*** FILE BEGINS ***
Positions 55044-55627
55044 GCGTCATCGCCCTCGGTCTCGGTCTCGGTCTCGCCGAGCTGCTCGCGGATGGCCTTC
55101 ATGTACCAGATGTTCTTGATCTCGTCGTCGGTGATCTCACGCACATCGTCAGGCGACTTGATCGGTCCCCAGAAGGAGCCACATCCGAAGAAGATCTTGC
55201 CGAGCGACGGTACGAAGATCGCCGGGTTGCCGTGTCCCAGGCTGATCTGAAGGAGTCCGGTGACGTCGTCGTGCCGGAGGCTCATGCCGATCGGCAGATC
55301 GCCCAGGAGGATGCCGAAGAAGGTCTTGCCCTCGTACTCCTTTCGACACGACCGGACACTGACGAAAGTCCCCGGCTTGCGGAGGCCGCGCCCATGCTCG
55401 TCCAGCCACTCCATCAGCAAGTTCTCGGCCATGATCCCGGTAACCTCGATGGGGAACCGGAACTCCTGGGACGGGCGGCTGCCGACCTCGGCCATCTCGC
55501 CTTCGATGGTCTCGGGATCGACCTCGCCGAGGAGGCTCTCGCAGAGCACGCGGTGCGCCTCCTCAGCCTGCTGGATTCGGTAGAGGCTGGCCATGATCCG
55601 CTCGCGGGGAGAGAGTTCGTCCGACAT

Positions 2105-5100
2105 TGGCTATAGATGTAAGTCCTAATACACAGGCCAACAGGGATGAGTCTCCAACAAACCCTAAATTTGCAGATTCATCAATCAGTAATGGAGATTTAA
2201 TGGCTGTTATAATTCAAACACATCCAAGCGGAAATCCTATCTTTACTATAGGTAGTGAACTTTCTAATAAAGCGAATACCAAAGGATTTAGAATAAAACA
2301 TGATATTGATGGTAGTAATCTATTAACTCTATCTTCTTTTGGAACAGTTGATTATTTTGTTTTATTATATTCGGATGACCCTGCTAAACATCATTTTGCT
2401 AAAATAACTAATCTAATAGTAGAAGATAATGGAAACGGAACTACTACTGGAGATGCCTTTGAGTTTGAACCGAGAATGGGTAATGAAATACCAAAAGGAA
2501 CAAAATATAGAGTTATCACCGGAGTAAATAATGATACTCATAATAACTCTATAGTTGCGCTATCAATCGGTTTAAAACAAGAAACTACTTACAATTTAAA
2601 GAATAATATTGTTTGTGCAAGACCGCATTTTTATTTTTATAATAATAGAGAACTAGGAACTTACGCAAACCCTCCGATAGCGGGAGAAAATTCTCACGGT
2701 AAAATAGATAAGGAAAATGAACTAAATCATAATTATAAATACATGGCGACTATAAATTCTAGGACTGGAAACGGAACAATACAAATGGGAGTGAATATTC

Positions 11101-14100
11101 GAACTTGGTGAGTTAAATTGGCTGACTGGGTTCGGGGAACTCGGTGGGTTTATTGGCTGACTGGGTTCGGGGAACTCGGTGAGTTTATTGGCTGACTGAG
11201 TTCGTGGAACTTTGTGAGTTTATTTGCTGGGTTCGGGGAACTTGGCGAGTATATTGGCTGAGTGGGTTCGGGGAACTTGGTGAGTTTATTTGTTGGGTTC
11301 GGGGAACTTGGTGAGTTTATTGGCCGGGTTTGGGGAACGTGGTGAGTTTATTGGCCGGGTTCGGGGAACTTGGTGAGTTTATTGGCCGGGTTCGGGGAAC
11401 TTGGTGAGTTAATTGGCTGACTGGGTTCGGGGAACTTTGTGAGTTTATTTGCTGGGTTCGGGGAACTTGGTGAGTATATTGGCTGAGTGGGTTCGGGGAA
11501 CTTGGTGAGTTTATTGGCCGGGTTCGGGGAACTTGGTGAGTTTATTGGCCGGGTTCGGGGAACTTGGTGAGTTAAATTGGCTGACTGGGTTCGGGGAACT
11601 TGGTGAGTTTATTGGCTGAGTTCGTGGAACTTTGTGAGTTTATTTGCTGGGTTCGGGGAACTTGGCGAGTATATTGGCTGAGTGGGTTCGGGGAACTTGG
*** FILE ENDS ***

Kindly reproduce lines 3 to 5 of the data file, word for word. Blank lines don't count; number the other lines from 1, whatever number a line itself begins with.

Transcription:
55101 ATGTACCAGATGTTCTTGATCTCGTCGTCGGTGATCTCACGCACATCGTCAGGCGACTTGATCGGTCCCCAGAAGGAGCCACATCCGAAGAAGATCTTGC
55201 CGAGCGACGGTACGAAGATCGCCGGGTTGCCGTGTCCCAGGCTGATCTGAAGGAGTCCGGTGACGTCGTCGTGCCGGAGGCTCATGCCGATCGGCAGATC
55301 GCCCAGGAGGATGCCGAAGAAGGTCTTGCCCTCGTACTCCTTTCGACACGACCGGACACTGACGAAAGTCCCCGGCTTGCGGAGGCCGCGCCCATGCTCG